Farm Ireland

Wednesday 17 January 2018

Why Bloomfield horses have an impressive track record at the RDS


Jane Bradbury on her winning lap of honour aboard Bloomfield Excelsior after winning the supreme hunter title at the RDS in 2014
Jane Bradbury on her winning lap of honour aboard Bloomfield Excelsior after winning the supreme hunter title at the RDS in 2014
Jane Bradbury (left) and Daphne Tierney pictured with well-known Wicklow horseman David Cosby
Siobhan English

Siobhan English

Rarely does the Bloomfield Team leave the Dublin Horse Show without a champion's sash, or two. This year, Jane Bradbury and Daphne Tierney - the duo behind the team - are right on target for another bumper week, with eight horses currently being primed for the five-day spectacular next month.

For over 15 years now, the Wicklow-born Bloomfield prefix has been a household name on the showing circuit, from Wexford up to Belfast and further afield in the UK, where many graduates continue to keep the flag flying in both the show ring and eventing circuits.

The RDS, in particular, has been a very happy hunting ground over the years, and this year's supreme hunter title is now the target with their recent Balmoral champion, Bloomfield Bespoke.

"It all started when I needed someone to foal down my mares and Jane's father, Jimmy, suggested that I call Jane," Daphne Tierney recalls of their first encounter. "We have been great friends ever since and we now have a great team in place, backed up by the hard-working Wendy Anderson and Philip Lazenby, who drives all our horses to and from the shows."

Having ridden ponies as a child, Ms Bradbury then dabbled in horses and did a short stint at Iris Kellett's on Mespil Road, Dublin. The showing circuit was her first love, though, and in 1988 she rode Brown Sabre to win the mares' championship at the RDS.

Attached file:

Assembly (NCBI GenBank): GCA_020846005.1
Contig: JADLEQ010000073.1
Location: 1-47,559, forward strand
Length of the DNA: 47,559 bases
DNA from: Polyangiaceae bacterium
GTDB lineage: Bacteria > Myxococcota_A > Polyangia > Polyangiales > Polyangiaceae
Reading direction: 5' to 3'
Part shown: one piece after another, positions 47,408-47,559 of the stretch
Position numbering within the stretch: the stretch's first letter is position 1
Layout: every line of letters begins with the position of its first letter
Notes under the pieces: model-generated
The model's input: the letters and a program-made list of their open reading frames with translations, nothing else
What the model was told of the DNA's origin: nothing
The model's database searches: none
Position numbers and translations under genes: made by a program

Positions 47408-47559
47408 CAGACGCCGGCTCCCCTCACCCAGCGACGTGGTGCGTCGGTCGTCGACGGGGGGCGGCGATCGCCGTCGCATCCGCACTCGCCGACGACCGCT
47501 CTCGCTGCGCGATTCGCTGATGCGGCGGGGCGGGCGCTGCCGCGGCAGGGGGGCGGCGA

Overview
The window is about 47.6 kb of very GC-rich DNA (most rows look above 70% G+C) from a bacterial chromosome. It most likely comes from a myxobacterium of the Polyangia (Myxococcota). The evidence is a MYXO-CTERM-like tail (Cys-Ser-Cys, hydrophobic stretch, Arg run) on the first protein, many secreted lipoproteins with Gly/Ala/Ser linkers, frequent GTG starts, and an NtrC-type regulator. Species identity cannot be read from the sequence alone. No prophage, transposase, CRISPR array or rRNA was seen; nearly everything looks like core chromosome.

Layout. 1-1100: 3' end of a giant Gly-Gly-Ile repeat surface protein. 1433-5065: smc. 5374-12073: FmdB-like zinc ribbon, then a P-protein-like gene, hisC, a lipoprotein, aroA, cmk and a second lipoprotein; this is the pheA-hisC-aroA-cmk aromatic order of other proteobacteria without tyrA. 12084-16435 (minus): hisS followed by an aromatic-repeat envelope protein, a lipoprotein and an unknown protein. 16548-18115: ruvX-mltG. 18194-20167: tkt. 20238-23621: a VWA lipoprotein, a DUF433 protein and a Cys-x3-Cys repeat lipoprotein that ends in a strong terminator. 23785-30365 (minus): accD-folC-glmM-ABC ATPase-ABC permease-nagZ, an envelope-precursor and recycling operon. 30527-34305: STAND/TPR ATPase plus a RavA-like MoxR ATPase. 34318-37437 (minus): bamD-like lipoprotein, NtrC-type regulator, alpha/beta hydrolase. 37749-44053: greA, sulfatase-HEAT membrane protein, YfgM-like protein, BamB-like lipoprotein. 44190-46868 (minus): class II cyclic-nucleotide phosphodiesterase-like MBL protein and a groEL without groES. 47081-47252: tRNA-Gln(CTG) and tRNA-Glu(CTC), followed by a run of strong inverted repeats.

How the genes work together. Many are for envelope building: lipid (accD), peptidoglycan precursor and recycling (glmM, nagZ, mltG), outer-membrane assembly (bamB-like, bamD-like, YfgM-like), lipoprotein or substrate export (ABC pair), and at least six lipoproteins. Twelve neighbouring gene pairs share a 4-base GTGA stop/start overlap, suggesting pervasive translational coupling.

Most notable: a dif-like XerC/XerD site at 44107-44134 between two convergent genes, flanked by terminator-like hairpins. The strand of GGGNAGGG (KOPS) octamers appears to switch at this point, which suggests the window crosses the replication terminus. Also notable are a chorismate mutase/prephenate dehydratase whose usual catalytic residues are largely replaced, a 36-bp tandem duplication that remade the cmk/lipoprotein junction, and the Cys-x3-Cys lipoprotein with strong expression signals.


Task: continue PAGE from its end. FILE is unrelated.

"I remember that day well," Jane Bradbury says. "William Micklem had helped us find her and she was owned by the late Diana Gilna, who had been very good to me at that time, as had Tommy Brennan, Jane Bloomer and Mary McCann. And even though my parents, Carol and Jimmy, didn't come from a horsey background, they have always been hugely supportive throughout."

By the early 1990s, the Bloomfield team was up and running, and one of their first mares was the King's Ride produce Sea Bright. The other was Aerlite Classic.

Thanks to the keen eye of her late father, the farmer and businessman Willie Roche, Ms Tierney had picked up the lightly raced Aerlite Classic for a handy sum at Tattersalls Ireland with the aim of breeding a few nice sport horses.

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Little did they know back then that the daughter of Aristocracy would prove to be such a valuable foundation mare and one that appears in the back-breeding of so many of their top show horses today.

One in particular is her prolific daughter Bloomfield Rebekah, champion mare, champion middleweight and winner of the Pembroke Cup for best home-bred at the RDS in 2004.

"Aerlite Classic really was a tremendous mare," Jane Bradbury remembers. "In total she bred three RDS champions from eight foals."

Bloomfield Rebekah, by Sea Crest, was the second foal and, seven years later, Bloomfield Ollie joined the ranks. A son of the RID sire Crosstown Dancer, he provided the duo with their first ever champion hunter's title as a four-year-old in 2011.